How do we move towards the metrics usage? Will it replace the conventional log file ingestion? How does it work for an existing standard implementation? Will it replace the existing log file collection?
If your running a new enough version of Splunk you can do logs to metrics conversion (I think it was 7.1.x that brought this in but the documentation can confirm)
I would say it "can" replace the log file ingestion in some circumstances, but it depends...good luck
Our sales engineer said -
-- To answer your question directly; No, not every log file can be presented as metrics. I encourage you to read through the documentation on Splunk’s website; but metrics must fit within a very specific format. Think of a metric as a measurement of something on your system. Good examples would be;
• A count of something
• A measurement of a sensor at this moment
• A percentage of something
It will do you no good if something textual is important to you like;
• An error message
• A sentence
• Non-numeric information
So usually it’s used for performance and statistical measurements of packets etc.
Mostly, we still direct people to use our metrics enabled TAs, like the Linux TA or the Windows TA. Other TAs are slowly adopting some forms of measurements and formatting them as metrics. Building your own sources of metrics is non-trivial, and converting log contents to metrics where you can is an expensive process.
Hey @ddrillic !
The use of metrics are suited for particular types of data. So think of it more as logs AND metrics. not OR.
Just another powerful option in your Splunk toolbox
As a Splunk admin/user, you do not have to replace anything .
summary indexing &
dashboarding is still awesome.
However, If you find yourself curating data for users using timecharts/dashboards, the combination of metric data type and the metric workspace, is a giant leap forward in the life of Splunk users and admins. - https://splunkbase.splunk.com/app/4192/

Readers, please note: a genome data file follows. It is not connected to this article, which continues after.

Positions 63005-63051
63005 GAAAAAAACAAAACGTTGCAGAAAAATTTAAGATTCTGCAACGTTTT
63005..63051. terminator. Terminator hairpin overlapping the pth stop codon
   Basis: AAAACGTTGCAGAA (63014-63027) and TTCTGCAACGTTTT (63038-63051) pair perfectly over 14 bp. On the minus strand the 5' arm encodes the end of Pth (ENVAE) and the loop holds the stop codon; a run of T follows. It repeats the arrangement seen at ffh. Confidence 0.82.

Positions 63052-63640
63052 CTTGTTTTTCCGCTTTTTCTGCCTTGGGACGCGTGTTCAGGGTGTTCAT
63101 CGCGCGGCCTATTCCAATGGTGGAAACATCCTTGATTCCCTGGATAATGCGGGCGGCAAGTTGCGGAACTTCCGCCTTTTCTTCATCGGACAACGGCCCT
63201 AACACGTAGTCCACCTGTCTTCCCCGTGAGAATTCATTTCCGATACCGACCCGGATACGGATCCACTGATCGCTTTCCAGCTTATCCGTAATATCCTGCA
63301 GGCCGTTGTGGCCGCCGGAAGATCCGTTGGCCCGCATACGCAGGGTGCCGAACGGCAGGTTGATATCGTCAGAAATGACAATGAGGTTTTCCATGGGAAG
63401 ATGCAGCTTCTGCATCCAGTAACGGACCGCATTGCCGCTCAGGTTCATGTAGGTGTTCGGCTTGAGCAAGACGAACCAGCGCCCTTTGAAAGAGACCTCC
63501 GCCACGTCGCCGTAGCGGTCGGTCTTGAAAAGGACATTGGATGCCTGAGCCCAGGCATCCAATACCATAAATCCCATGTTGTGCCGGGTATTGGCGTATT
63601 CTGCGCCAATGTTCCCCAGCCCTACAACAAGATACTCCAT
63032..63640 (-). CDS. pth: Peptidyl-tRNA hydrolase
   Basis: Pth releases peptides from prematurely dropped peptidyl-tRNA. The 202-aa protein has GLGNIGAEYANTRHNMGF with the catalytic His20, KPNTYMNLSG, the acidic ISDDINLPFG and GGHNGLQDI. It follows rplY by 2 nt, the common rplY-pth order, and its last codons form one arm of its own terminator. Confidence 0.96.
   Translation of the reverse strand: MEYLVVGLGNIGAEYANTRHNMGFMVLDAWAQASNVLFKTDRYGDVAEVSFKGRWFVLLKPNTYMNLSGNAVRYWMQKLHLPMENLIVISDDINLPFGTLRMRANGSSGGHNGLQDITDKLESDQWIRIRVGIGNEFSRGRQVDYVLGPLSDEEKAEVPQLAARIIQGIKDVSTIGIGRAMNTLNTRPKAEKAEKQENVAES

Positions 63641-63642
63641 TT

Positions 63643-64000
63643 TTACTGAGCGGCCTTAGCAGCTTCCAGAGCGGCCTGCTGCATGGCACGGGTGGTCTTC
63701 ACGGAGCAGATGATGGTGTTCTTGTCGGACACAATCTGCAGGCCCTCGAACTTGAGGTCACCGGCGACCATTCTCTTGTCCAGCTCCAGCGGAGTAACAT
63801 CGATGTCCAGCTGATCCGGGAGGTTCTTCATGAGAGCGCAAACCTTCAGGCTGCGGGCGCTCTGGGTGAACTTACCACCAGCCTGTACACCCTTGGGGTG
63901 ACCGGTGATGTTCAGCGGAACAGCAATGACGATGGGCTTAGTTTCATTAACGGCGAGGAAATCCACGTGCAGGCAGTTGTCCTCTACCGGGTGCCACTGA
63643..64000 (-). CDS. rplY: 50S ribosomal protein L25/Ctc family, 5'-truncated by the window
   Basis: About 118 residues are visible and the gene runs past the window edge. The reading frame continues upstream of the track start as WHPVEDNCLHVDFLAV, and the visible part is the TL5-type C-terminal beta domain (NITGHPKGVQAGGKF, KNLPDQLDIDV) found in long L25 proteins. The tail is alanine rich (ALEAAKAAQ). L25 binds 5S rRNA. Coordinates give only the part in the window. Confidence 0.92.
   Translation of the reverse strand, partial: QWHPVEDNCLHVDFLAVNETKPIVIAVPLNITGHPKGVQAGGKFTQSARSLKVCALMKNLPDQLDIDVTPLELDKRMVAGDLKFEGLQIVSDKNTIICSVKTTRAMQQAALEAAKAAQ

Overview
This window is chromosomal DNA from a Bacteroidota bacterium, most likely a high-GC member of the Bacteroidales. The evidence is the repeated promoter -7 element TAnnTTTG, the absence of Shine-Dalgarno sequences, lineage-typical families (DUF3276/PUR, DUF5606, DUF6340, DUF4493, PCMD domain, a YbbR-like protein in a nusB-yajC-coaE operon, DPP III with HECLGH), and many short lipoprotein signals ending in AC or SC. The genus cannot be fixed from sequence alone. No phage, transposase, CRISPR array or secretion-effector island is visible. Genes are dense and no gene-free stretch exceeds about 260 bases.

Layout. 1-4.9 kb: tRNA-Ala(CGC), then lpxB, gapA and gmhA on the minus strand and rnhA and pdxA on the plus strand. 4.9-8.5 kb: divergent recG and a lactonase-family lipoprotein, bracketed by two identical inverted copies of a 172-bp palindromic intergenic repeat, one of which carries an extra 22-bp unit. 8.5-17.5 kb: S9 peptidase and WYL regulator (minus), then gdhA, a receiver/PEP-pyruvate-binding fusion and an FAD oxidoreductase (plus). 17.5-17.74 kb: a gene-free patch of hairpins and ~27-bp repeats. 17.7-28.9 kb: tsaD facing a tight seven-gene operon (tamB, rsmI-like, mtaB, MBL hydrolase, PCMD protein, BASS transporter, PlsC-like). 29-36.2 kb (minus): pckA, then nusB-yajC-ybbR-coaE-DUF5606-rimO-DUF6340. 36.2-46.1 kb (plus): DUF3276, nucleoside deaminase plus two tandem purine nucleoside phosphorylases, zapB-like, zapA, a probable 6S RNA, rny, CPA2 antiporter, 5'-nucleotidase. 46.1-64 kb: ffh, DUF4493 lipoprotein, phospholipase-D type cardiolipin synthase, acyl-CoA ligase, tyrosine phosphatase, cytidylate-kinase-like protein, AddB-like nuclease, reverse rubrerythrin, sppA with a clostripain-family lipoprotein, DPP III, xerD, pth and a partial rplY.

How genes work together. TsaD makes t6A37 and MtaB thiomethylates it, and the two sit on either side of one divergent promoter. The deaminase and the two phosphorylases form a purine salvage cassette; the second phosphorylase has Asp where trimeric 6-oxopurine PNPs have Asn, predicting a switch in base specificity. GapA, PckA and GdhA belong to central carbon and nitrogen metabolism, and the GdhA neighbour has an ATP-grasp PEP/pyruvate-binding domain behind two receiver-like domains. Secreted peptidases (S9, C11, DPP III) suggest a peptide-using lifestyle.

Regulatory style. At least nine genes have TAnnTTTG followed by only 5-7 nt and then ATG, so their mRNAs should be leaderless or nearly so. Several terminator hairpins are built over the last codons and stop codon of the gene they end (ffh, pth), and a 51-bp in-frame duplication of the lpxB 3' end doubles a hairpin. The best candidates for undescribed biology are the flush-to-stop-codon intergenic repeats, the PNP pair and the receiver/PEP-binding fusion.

Once you get into more advanced consumption of the metric data and move to the "open in search" button, you still have all the power of
Even alerting is just a point a click away. No need for them to learn any of the
SPL required to get value out of metrics.
Prime examples to begin exploring are time-series performance metrics that come out of tools like snmp pollers, metric agents like Splunk UF apps, collectd, telegraf, prometheus, etc.
All this data can be Splunked as events and represented in timechart form, but the price for entry is
SPL knowledge and dashboarding know how.....So these are the places to start looking at integrations, so you can make this data more accessible and enjoyable to use for the basic user in an Splunk shop.
This does not mean, however, you could not get tremendous value out of both raw event data as well as metric representation.
|mcollect is interesting.
Many times you may like to have very granular operational event data around, but then summarize and roll off the granular data for a metric summary.
An example might be Firewall session logs, or the output of a scripted input, where the event data may be useful for granular troubleshooting and session analysis, but may be equally as impactful to others as a
timechart of avg session metrics as a "check engine light" (metric) rather than "a diagnostic report"(events). Marry the two together and you graduate from static dashboarding and into drilldowns that get to root cause, not just draw pretty graphs.
So I guess what I would say is, begin to explore the metrics data type when you are working with timeseries metrics data, for easy human consumption and self-serve curations in the metrics workspace. (its all just the Splunk Indexed Extractions logic you already know!)
Logs will still always be there to provide the drilldown and analysis to go with the metrics, or to do advanced calculations and data wizardry that the workspace/metric store doesn't handle, but it's when you bring the two data types together when you start to get tremendous insight into the two data types.